Before locking the door of their Worcestershire home, Swire did two things: to his lapel he pinned a badge saying, "Pan Am 103 - the truth must be known"; then he climbed the stairs to the couple's bedroom and stood before the portrait of Flora, captured clutching a posy of wild flowers against the backdrop of the Isle of Skye, where she is buried. To his daughter, he said: "This is it, Flora, the final piecing together. Now, finally, there must be some resolution, some truth and some justice."
This morning, as one of those men, Abdelbaset Ali Mohmed Al Megrahi, begins a life sentence, Swire, now 64, will finally return home. The instant the front door closes behind him he will, again, race up the stairs and stand before Flora. "The tears will come then, I know they will," he says, bony fingers raking his thick, white hair. "I will tell her I am glad, so glad, he was found guilty. That I thought he would get off. Then I have a very personal message."
Swire, who fought valiantly for the Libyans' trial and to ensure that the 270 victims of the bombing on December 21, 1988 are not forgotten, is handing over the baton of the campaign he has led on behalf of the British victims. He still wants a public inquiry; he wants Megrahi's accomplices brought to justice and he wants Libya's Colonel Gaddafi to admit publicly his country's responsibility: but he knows he is too exhausted to lead another campaign.
"I will tell Flora 'I am going to have to ease off now; I must devote more time to your Mum. I know it is what you want, that you are already proud of me. But your brother and sister are marrying this year and perhaps that is fate's hint that I should look after what is left of my family.' "
Jim Swire spreads his hands and shrugs his shoulders at he drains his fifth cup of coffee in London's Park Lane Hilton. "I have to take more of a back seat," he concedes. Then, straightening his shoulders, that characteristic look of ferocious intensity returns and his eyes narrow: "I'm not giving up though . . . I need to keep the hares running." Across the hotel breakfast table Jane, his wife, stretches out to take his hand. "I never expected that," she says, her apple cheeks broadening into a faint smile. She is glad he has said it publicly because, privately, Jane Swire is a worried woman.
Last Wednesday, when the guilty verdict was returned, her husband collapsed. Jane, 61, who had attended much of the Scottish trial at Camp Zeist in Utrecht, was not there. "All that hugging, that public emotion, as though in celebration, I could not have faced it," she reveals. "No number of guilty men can compensate for the families' losses." Instead, she heard of his collapse from the media.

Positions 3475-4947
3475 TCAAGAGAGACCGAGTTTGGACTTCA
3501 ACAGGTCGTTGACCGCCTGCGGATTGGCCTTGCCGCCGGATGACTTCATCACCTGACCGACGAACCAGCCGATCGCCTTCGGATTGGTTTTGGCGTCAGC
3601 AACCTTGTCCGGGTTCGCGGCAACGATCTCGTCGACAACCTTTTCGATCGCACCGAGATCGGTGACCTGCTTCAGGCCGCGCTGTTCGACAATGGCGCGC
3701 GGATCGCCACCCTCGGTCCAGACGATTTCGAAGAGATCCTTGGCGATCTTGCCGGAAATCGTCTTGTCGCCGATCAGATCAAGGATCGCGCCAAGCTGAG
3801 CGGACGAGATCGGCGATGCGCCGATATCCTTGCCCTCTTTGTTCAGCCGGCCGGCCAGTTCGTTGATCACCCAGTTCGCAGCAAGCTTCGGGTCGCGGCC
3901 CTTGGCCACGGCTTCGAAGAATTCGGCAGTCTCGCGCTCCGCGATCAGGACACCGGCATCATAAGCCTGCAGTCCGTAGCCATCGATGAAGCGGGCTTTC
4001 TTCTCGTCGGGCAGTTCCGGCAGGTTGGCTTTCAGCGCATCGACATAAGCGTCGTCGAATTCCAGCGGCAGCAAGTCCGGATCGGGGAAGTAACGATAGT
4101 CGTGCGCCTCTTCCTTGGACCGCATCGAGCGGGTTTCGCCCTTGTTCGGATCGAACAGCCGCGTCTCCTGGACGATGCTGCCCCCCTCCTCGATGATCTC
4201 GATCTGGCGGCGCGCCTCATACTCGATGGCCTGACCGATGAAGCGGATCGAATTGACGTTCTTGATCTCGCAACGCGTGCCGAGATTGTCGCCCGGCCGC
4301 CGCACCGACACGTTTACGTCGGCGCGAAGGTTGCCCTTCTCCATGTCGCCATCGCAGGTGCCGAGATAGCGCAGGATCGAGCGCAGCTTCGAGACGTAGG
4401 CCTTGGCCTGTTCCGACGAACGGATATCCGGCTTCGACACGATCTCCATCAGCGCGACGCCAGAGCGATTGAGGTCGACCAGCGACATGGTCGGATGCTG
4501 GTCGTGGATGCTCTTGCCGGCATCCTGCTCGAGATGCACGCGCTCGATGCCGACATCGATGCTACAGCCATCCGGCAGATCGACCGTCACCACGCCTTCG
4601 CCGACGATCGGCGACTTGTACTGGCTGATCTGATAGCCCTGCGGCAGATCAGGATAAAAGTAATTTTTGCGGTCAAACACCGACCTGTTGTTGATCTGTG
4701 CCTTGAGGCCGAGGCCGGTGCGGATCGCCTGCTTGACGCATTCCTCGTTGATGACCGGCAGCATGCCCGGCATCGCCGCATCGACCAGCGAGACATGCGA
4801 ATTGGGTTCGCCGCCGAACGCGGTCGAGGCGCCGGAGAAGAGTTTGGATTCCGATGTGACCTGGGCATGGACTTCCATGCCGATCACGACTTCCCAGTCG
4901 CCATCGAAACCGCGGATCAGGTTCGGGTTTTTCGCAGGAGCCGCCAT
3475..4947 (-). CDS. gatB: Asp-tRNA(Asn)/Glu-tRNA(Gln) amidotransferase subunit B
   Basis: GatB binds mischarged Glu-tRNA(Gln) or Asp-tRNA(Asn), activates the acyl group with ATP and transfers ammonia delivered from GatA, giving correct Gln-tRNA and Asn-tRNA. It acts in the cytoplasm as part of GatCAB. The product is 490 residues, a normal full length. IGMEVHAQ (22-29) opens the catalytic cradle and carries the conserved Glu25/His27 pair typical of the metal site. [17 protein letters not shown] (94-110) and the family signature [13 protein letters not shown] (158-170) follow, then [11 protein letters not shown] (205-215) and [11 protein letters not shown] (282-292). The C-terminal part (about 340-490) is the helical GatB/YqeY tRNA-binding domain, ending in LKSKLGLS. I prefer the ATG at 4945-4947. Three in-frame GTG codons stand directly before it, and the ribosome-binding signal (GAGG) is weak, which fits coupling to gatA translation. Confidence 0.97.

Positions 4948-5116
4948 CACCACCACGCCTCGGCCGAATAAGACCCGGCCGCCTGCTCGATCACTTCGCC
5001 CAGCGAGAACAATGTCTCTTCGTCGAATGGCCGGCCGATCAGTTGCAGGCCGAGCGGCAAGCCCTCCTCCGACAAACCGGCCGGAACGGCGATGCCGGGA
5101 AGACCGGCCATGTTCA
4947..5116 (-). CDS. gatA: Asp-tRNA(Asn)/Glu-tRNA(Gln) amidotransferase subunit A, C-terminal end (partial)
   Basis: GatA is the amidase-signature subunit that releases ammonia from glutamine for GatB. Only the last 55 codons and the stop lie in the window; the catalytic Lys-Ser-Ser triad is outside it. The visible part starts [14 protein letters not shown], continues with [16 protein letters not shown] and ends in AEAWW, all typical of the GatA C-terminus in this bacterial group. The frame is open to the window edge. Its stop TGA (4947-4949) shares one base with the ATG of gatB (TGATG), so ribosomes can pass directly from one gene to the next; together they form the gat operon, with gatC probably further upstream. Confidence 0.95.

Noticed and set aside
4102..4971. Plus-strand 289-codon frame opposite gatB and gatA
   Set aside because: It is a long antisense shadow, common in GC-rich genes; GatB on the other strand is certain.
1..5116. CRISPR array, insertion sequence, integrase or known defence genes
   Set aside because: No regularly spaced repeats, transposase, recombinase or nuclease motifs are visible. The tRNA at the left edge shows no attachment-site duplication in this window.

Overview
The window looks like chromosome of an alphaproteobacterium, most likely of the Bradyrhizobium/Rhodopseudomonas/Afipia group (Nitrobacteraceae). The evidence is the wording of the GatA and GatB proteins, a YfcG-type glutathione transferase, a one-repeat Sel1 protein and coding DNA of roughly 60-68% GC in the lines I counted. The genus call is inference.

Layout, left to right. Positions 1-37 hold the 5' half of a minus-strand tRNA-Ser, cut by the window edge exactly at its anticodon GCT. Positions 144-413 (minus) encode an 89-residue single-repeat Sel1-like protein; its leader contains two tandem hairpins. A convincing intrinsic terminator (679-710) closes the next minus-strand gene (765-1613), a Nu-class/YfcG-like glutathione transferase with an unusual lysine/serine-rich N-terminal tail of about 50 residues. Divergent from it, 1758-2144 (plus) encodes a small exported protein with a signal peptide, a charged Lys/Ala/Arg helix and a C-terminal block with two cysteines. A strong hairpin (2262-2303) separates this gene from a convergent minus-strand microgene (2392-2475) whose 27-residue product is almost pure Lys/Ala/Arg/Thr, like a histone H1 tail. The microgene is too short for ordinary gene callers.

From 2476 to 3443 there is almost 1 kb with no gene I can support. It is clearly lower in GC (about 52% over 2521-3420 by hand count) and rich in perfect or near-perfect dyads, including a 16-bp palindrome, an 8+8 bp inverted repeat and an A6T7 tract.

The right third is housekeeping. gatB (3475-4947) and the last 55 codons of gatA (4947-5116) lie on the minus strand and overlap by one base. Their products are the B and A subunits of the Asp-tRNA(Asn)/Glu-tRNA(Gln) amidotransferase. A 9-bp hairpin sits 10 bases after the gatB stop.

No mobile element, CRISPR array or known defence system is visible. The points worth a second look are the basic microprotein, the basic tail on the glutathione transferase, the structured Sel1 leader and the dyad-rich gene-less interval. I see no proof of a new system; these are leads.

"I don't remember a thing about it," Jim Swire laughs, determined to make light of the fainting fit that led to an electrocardiograph test to detect if he had suffered a heart attack. There was no evidence of an arrest, only that Swire was extremely stressed. "I remember hearing the word 'guilty' and thinking two things: the first was astonishment and relief - I was sure it would be the Scottish verdict of 'not proven' - and the other was a sort of sickening dread, knowing there would be an appeal. I remember thinking 'another year of indecision', then everything went blank."
Swire's son William, who was celebrating his 29th birthday that day, helped carry his father to the medics' tent. It was a tense four minutes before Swire recovered consciousness. "Yes, it taught me a lesson, I drive too hard," he says, seeing Jane's anxious face. "I know I have to slow down."
There is no doubt that the Swires are a close couple: united in a common, tragic bond. It has not always been so. The toll of the past 12 years and of Flora's death which, they both admit, initially they dealt with in very different ways, is etched on their faces. It has taken time for their differing modes of grief to meld.
"I look in the mirror and mourn the passing of what I call my virginity," Swire says. "By that I mean my innocence, my perhaps naive trust. I have been robbed of the ability to trust. When someone approaches me now my first thought is 'what is in this for them?' I am more cynical. Flora's life was snuffed out in such a brutal manner that I now know the worst evil of the world."
For Swire the burning passion has always been to discover the truth of her death: to campaign. He put so much time and energy into it that, seven years ago, he lost his job as a partner in a medical practice. In the early days after Flora's death, Jane could not understand his drive. Her pain was profound. There were times in those early days, she admits, when her husband was giving yet another round of media interviews, that she thought: "Does he care as much as I do?"